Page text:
Flamsteed Astronomy Society

An eclipse evening with Dr Francisco Diego

— October 6, 2006

Francisco talked to us about his experiences at the 2006 total eclipse on March 29th.  Francisco says he saw his first eclipse in 1970 — he must have been the only 5-year old in Mexico with a degree in astrophysics!   Since then he must have seen dozens of eclipses :  his laptop is loaded with photographs of all kinds from them;  and still he strives to get the perfect set of shots, and frets if his carefully-laid plans don’t go perfectly.  Turn on an eclipse programme on the TV, or open a book on the subject and, very likely, there will be Francisco.

For the March 2006 total eclipse, Francisco travelled to Turkey near Manavgat, with a group from the UCL Diploma course.  He gave us a run-down on his standard ‘eclipse kit’.  He takes about 6 instruments and an iPod loaded with audio of his planned actions during totality — usually he has around 20 seconds spare to actually look at the eclipse!  Otherwise he’s very busy for the 4 minutes or so, running the cameras, and setting filters.

Among his many talents, Francisco is renowned for his ability to extemporise workable equipment with every-day items.  His eclipse kit makes extensive use of plastic from empty juice cartons (the filters slide out very easily) and bits of 4x2.   We’ve always said he could make a cyclotron from some cereal packets and a bottle of washing-up liquid.

He has an 80-mm refractor mounted with a celostat (moving mirror which reflects the image up the fixed telescope tube), a motorised equatorial mount carrying 3 instruments, and 2 tripods with wide-angle and fish-eye instruments.

We were treated to a full review of Francisco’s shots from the eclipse plus a selection of striking pictures taken by other people.   Among the most breathtaking are composite images of the corona built-up with image-processing software from a range of exposures taken during totality.   Equally, shots of the Moon’s shadow racing across the Earth, taken from space, are brilliant.  Click on the thumbnails here for links to the original websites.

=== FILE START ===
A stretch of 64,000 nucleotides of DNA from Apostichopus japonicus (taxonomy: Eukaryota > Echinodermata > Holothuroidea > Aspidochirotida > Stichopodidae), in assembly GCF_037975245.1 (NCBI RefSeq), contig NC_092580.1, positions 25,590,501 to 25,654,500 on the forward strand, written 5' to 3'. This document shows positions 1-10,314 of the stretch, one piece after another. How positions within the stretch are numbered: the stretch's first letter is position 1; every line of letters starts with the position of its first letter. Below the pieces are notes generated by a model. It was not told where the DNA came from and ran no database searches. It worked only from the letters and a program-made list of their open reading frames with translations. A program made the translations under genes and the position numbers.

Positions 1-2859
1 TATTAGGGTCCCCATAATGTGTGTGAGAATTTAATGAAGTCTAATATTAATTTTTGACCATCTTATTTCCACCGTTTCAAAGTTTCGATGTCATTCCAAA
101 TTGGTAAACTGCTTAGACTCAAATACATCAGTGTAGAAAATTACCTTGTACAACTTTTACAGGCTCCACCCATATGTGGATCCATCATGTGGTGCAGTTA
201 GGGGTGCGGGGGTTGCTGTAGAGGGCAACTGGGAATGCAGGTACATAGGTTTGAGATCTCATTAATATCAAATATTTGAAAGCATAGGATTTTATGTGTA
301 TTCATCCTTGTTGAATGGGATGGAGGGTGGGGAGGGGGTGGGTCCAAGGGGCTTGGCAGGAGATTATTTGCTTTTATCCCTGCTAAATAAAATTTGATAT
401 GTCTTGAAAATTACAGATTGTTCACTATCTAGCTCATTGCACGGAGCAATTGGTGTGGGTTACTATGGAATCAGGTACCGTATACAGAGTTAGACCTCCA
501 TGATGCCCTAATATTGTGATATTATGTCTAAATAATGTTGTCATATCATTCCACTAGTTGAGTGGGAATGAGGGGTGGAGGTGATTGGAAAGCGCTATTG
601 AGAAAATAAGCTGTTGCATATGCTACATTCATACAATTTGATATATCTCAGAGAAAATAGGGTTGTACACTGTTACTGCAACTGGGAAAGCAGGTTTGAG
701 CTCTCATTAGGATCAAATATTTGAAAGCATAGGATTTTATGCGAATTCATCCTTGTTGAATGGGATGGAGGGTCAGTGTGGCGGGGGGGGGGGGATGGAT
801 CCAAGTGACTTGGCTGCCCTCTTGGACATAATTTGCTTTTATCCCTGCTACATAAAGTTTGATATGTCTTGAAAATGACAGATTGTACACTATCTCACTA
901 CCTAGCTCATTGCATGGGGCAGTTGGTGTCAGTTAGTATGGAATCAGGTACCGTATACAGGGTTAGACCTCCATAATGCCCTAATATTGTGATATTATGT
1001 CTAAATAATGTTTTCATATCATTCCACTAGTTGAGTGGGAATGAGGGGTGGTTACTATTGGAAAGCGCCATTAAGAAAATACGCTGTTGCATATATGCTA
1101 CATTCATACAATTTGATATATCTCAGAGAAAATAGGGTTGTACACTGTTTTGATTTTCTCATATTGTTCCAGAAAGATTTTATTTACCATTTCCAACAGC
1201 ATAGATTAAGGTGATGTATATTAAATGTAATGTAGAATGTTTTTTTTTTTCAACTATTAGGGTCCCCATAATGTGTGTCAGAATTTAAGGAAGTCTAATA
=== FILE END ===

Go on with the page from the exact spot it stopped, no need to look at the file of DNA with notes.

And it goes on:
Francisco reviewed the ‘flash spectrum’ taken during totality through a diffraction grating, and explained something of the history of discovery using these — the discovery of Helium in the Sun before it was found on Earth, and the mistaken identification of the new element ‘Coronium’ which turned-out to be multiply-ionised Iron.

Francisco is already busily planning his expeditions to Siberia for 2008 and China 2009 when totality will last nearly 6 minutes!  He’ll have an extra 2 minutes actually to watch what’s happening.   Time for a coffee perhaps?


Francisco Diego.

1991 La Paz, Baja California,  by Francisco (Williams College)

BBC Mundo.com — June 2001

‘Corona 1’ from Francisco’s photo gallery on the Cosmic Skies site


Click on the pictures to link to the original sites

1991 La Paz, Baja California,  radial filter image by Francisco (Williams College)

2006 Mar by Jean Mouette, equipe de Serge Koutchmy IAP-CNRS-UPMC

Moon’s shadow 1999 August from MIR space station

Coronal composite image by Fred Espenak

Flash spectrum by Fred Bruenjes